In a surprise Cabinet shuffle in late August, President Sam Nujoma appointed himself information and broadcasting minister in an effort, he said, to “tackle problems” at the state-owned Namibian Broadcasting Corporation (NBC), the country’s largest news outlet.
The NBC, which has suffered from endemic corruption and mismanagement, made headlines all year with its deepening financial crisis. As politicians promised that “heads will roll” in a massive restructuring of the corporation, NBC staff wondered if their jobs depended on their political affiliation.
Many observers believe that the president’s takeover of the information portfolio was also designed to tighten his grip on the state media to influence the public’s opinion of his ruling South West African People’s Organization (SWAPO). Nujoma’s comments that the NBC was servicing the “enemy,” and that “as journalists we all have to defend Namibia,” matched his growing anti-colonialist rhetoric. Such statements also fueled fears that he would use his new position to exert direct influence over editorial content.
The president did not wait long to confirm these concerns. On September 30, Nujoma ordered the NBC to stop broadcasting foreign programs containing violence and sexual content–which, he said, “have a bad influence on the Namibian youth”–and instead to show programs that portray Namibia in a positive light. But Mocks Shivute, permanent secretary at the Ministry of Information and Broadcasting, called reports of Nujoma’s interference in the NBC’s daily operations “hearsay” and said that the president was acting as a “responsible father” by advising the broadcaster.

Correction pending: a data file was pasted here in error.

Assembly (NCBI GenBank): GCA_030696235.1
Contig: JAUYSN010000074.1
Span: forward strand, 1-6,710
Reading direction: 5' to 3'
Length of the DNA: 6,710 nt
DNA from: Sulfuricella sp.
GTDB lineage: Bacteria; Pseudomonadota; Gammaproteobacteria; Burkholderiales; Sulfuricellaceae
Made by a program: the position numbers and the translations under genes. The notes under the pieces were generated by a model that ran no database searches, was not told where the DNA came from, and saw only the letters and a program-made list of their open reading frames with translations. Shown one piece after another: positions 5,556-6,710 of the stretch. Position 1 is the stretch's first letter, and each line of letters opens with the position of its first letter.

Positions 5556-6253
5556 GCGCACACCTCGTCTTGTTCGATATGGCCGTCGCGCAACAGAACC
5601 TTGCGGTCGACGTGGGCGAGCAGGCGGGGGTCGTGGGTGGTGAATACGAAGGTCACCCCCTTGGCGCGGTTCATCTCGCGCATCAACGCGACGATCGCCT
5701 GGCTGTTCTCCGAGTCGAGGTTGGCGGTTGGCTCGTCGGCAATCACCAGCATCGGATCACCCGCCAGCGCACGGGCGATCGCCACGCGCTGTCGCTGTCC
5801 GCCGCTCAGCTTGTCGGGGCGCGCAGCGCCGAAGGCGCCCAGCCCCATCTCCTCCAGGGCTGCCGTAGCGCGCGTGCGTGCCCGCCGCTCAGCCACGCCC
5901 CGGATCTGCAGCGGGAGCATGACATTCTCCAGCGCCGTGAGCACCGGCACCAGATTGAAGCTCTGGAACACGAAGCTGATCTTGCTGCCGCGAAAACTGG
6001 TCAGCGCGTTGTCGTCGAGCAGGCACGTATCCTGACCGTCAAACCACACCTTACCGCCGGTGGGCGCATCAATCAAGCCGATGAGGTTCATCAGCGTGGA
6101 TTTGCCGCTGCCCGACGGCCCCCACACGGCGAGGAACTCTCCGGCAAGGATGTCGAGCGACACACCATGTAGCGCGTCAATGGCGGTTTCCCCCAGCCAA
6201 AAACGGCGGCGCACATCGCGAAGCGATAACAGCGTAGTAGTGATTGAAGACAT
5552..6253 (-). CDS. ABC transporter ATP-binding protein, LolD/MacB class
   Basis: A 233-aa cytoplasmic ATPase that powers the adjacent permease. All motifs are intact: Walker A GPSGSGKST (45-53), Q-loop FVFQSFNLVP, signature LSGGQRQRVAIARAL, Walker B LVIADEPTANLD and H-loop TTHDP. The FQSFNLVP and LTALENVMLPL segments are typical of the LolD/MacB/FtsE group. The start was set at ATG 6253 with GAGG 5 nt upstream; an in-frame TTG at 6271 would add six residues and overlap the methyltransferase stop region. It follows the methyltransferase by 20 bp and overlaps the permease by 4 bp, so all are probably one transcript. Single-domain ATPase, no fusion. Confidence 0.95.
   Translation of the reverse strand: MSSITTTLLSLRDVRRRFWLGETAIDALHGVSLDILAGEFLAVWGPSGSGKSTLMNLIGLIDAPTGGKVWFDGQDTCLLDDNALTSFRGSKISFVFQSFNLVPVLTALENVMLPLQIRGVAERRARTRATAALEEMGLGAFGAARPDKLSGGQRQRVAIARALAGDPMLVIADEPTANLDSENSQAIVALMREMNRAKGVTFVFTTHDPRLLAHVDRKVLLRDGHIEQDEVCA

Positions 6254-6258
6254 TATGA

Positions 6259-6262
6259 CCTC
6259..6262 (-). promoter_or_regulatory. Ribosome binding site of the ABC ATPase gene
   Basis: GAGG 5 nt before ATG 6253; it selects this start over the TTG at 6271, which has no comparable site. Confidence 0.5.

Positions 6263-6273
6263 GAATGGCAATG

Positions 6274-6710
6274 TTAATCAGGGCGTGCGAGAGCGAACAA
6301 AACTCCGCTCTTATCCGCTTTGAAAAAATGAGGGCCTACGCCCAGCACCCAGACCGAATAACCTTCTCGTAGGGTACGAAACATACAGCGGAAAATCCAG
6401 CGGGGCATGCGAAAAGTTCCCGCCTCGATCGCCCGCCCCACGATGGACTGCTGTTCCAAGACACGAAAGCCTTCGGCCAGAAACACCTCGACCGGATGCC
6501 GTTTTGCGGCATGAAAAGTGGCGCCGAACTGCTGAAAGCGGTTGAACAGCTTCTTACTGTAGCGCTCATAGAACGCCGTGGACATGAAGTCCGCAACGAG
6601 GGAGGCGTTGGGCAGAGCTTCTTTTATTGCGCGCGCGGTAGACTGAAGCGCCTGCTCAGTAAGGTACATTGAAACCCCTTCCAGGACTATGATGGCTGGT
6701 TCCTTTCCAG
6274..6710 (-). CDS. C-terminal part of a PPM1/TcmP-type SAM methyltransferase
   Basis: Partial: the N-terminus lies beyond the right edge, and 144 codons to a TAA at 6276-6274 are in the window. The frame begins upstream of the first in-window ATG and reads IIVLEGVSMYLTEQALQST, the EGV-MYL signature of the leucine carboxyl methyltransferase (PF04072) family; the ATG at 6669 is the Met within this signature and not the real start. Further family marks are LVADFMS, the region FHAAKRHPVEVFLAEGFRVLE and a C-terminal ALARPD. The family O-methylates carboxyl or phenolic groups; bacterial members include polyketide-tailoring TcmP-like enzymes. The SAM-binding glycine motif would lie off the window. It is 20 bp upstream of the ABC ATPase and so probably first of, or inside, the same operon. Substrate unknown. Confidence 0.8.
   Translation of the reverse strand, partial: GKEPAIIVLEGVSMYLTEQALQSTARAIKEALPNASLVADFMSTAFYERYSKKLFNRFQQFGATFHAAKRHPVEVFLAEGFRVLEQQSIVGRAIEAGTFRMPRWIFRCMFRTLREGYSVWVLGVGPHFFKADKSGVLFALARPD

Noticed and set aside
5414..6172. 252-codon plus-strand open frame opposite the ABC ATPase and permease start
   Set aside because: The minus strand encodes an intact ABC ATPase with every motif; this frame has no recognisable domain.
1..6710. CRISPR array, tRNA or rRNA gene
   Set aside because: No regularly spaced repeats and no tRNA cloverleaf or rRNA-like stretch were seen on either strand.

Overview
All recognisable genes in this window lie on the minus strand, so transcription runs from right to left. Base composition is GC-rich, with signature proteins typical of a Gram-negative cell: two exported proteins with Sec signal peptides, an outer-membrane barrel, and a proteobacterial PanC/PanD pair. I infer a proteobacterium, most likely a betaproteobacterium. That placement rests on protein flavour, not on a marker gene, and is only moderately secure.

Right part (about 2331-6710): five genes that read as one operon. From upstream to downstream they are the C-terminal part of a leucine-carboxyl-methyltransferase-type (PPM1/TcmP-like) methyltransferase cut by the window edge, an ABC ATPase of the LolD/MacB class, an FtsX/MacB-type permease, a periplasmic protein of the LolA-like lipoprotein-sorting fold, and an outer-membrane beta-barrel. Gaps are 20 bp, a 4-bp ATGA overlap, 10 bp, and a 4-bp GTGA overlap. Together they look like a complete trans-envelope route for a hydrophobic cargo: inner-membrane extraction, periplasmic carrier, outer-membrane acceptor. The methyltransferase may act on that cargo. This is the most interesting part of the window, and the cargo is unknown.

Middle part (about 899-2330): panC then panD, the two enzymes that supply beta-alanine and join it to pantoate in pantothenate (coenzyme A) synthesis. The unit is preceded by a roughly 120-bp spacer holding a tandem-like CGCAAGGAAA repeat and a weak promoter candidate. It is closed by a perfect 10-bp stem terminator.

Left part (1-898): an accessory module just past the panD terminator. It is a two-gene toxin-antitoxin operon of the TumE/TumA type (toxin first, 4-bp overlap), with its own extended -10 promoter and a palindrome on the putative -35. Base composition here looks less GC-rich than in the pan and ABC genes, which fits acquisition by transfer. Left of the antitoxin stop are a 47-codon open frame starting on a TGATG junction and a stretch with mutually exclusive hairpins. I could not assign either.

SWAPO officials, meanwhile, continued to antagonize the independent press, with government advertising and purchasing bans on The Namibian, the country’s leading daily, remaining in place.
In early 2002, Prime Minister Hage Geingob accused The Namibian‘s editor-in-chief, Gwen Lister, of “unpatriotic reporting” for criticizing his positive portrayal of Namibia at a symposium in the United States. Lister’s writing, Geingob said, “smacks of deliberate efforts at derailing the important efforts we are making in showcasing our nation.” Following the appearance of a cartoon depicting Nujoma as Zimbabwean president Robert Mugabe’s attack dog in the September 6 edition of The Namibian, the SWAPO Party Youth League called for a ban on all insults to the president and threatened to take action to defend Nujoma.
In May, members of the media adopted a code of ethics drafted by media practitioners from both the private and state sectors. In addition, journalists appointed a new media ombudsman and created a media-monitoring project, which will focus on issues of bias. A government spokesperson praised the effort at self-regulation, saying it would help “normalize the often strained relations that existed between the media, government, and the public at large.”
In February, the National Council Standing Committee on Foreign Affairs, Defense, and Security recommended several amendments to a draft defense bill, which many journalists have criticized for restricting free expression. Proposed changes include softening language that allows defense information to be disclosed if it is “in the public interest” and narrowing a restriction on publishing information that may endanger the safety of soldiers. A clause that makes it an offense to bring a military court into contempt, ridicule, or disrepute was changed only cosmetically, despite protests from press freedom advocates.
On October 30, CPJ released a special report titled “Undoing Press Freedom in Namibia,” which details Nujoma’s tense relationship with the Namibian media. In a November 4 press release, Shivute denied that Nujoma’s takeover of the Information and Broadcast Ministry had hurt the Namibian press and said that the move was made solely to expedite reorganization at the NBC. Shivute called the CPJ report an attempt to “create news” and cast “disrepute nationally and in the international arena” on President Nujoma and his ruling party.